Tragedy also happens to be incredibly beautiful to me when contextualized in the ebb and flow of life--certainly not beautiful in the sense of desiring it, but more like an awe-inspiring reverence for the absurd amount of feeling it evokes--feelings so deep they cannot be articulated, they cannot be consoled, you're left vulnerable to the empty promises of time and time only.

I believe I've posted this quote before, but it seems relevant to this topic also.

“To love at all is to be vulnerable. Love anything, and your heart will certainly be wrung and possibly broken. If you want to make sure of keeping it intact, you must give your heart to no one, not even to an animal. Wrap it carefully round with hobbies and little luxuries; avoid all entanglements; lock it up safe in the casket or coffin of your selfishness. But in that casket- safe, dark, motionless, airless--it will change. It will not be broken; it will become unbreakable, impenetrable, irredeemable.”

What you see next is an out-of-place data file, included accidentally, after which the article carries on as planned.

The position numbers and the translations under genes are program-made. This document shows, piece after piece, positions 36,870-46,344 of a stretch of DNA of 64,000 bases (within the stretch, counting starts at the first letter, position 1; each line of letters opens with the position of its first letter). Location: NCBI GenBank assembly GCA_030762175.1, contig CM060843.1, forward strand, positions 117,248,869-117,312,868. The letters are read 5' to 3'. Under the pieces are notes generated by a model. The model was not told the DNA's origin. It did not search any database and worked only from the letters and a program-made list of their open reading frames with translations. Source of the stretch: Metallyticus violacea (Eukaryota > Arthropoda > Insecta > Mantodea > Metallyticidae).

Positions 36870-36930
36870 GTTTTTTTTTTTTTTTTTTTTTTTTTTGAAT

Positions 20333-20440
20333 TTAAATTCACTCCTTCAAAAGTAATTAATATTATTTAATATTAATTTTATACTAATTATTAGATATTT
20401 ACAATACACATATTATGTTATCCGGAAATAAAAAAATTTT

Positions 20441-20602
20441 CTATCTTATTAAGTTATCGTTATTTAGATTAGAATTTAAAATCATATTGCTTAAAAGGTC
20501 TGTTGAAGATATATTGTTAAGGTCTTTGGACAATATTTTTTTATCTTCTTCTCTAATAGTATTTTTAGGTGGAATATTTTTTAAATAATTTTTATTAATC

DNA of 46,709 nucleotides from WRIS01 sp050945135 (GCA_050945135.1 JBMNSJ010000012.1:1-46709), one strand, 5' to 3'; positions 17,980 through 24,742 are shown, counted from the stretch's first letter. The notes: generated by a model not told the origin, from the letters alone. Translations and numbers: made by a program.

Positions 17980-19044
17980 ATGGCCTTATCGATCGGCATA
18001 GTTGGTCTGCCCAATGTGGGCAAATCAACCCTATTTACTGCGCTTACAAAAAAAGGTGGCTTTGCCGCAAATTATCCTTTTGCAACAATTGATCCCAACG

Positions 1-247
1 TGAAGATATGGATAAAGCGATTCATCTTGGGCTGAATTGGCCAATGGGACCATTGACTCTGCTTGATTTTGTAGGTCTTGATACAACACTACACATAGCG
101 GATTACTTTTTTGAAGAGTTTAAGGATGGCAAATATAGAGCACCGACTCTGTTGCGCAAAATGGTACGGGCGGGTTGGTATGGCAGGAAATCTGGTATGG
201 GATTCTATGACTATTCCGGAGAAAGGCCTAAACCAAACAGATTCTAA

- C.S. Lewis.

I think this is very true, and it makes me realize that there's no "safe zone" from life. It's not easy when you toil, it's not easy when you're idle. It's not easy when you love, it's not easy when you avoid love. We're not as free as we think. Life takes us unexpectedly, kicking and screaming, where it wants to, just as we came into this world. The biggest difficulties, I believe, come from our resistance to life's leading.

My friend offered an analogy about our journey in life: Imagine being a part of the river, like a leaf floating, and you try to control where you want to go, like upstream or to the side, but the flow is bringing you where it wants to you to go, you keep getting splashed and thrown about and hitting rocks, but if you relax, even just for a short time and just trust in letting the river take you where it wants for a little bit, then the leaf may find where it was meant to be going, rather than trying to control it so much, the right thing will be found.